CS4411
Practicum in Operating Systems

Practice in "C"

Examples to accompany the 8/31 Lecture

The following problems complement the lecture introducing C. Answers will not be posted, but any TA should be able to help with answering these questions in office hours.

Here's a complete list of the source files used for the Introduction to C slides:

Type Declarations

For help with type declarations, use the clockwise/spiral rule. A quick example of this was given in lecture, although was not labelled as such.

For each of the following, determine the type of x. For instance, 1. could be answered as, "x is an int." 2. could be answered as, "x is a pointer to an int."

1.  int x;
2.  int* x;
3.  int* x[];
4.  int (*x)(char, double);
5.  const double x;
6.  const double* x;
7.  double const x;
8.  double* const x;
9.  void (*x(void(*f)(int, double), char))(void(*f)(int, double), char)

Don't worry about number nine too much. It's overkill. Make sure you understand the function_pointers.c example on the web site.

Pointer Manipulation

For help with pointer manipulation, consider this stack overflow page conveniently title "pointer arithmetic".

1. What are the values of x and y after the completion of this program?

int x = 10;
int y = 5;

int* ptr = NULL;

ptr = &y;
*ptr -= x;
ptr = &x;
*ptr -= y;

2. What is the value of *(s + 5)?

char s[] = "hello world";

String Manipulation

What is the bug in the following code? Does it still exist if you use strncpy instead of strncat? What's the difference?

#include <stdio.h>
#include <string.h>

int main(int argc, char* argv[])
{
if (argc != 3) return -1;

/* Two arrays */
char a;
char b;

/* Clear both arrays */
memset(a, 0, sizeof(a));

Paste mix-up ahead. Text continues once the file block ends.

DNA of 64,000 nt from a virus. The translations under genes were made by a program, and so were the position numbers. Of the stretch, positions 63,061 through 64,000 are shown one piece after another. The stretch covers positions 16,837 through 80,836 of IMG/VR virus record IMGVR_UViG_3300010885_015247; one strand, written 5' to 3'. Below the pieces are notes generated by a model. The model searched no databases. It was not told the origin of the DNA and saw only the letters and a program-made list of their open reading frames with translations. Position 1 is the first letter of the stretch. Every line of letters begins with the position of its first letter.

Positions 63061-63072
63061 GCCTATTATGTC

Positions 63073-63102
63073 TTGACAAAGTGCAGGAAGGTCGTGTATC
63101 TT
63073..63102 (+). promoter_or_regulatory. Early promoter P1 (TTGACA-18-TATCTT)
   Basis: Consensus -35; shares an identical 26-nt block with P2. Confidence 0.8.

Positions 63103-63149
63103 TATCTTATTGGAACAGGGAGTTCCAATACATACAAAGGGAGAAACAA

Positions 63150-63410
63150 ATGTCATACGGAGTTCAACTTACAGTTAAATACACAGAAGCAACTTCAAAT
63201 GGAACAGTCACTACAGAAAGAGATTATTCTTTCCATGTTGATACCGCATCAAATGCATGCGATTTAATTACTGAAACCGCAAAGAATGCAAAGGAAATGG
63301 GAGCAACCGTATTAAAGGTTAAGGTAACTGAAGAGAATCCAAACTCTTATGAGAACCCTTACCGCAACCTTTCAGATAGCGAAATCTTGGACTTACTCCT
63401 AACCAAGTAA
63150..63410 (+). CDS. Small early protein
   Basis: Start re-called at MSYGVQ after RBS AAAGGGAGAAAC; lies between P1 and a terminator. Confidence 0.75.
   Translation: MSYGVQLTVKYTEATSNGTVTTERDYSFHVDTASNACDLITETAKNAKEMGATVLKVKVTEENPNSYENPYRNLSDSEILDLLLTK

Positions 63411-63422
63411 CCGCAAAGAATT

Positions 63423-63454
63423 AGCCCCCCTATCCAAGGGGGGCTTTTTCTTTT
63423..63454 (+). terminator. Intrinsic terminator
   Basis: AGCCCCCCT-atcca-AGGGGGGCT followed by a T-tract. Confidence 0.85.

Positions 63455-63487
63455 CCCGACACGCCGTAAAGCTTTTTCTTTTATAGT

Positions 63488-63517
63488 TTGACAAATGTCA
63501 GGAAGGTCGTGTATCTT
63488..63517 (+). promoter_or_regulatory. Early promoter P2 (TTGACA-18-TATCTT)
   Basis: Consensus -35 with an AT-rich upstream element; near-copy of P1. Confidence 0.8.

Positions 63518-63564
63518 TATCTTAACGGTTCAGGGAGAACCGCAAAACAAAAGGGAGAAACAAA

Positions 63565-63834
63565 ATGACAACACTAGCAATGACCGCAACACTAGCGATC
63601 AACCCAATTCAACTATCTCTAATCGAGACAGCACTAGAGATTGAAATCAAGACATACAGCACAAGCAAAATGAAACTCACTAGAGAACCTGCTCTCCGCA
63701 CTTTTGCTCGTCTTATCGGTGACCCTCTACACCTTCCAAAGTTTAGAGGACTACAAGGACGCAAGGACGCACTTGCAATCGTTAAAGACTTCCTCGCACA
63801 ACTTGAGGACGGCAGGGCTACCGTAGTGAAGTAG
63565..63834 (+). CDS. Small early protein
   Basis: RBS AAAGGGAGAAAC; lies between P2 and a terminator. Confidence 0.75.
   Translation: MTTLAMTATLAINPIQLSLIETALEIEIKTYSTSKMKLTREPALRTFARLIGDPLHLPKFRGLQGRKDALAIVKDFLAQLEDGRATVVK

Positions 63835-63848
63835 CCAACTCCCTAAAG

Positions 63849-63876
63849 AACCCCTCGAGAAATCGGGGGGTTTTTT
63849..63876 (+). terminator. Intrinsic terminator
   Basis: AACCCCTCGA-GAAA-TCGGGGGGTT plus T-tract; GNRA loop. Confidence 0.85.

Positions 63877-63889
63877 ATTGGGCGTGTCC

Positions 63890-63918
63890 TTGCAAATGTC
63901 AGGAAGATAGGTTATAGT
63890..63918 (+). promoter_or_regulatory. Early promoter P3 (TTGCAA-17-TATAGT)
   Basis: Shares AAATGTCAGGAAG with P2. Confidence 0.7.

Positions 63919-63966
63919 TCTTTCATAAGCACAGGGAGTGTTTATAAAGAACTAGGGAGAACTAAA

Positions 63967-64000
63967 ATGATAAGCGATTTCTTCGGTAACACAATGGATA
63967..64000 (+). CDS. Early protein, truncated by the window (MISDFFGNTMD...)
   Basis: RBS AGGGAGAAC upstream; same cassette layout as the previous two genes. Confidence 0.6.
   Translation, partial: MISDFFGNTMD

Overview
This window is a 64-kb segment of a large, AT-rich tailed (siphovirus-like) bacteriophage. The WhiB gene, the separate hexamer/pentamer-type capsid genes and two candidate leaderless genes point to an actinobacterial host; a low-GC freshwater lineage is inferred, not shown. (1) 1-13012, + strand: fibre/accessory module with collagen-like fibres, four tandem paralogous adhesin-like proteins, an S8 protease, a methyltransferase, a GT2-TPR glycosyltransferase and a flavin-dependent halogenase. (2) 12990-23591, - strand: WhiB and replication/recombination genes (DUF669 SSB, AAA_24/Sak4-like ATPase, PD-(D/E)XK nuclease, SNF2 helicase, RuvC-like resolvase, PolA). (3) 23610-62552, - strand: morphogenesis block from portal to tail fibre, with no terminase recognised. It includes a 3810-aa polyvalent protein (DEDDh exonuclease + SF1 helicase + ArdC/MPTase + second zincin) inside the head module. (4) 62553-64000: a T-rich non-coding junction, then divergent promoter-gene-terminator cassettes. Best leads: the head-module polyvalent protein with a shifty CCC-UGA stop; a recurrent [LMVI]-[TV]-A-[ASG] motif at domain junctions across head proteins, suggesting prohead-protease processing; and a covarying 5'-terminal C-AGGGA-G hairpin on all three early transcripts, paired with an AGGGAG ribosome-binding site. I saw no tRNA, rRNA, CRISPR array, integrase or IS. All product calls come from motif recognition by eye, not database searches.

memset(b, 0, sizeof(b));

/* Concatenate the first command line arg to a (second to b) */
strncat(a, argv, 16);
strncat(b, argv, 16);

printf("a : %s\n", a);
printf("b : %s\n", b);

return 0;
}

Memory Allocation

Write a program to generate the fibonacci sequence up to its 47th position (0-indexed). Do it using only the following local variables:

int* tmp;
int* prev;
int* cur;

Each number of the sequence should be allocated as a separated integer using malloc. Make sure not to double-free or leak memory.

Bonus challenge: Instead of immediately freeing memory, add unused memory to a pool of allocated objects, drawing from the pool as necessary. Try for as low an upper-bound on allocation as possible.

Memory Allocation Questions

These questions are designed to get you thinking about trade offs of various design decisions you can make using C. There are some right answers, and definitely some wrong ones.

1. When passing a pointer into a function, is it the caller or the callee's job to free the memory?
2. Who is responsible for the cleanup of pointers returned from a function? Consider where the pointers may have come from.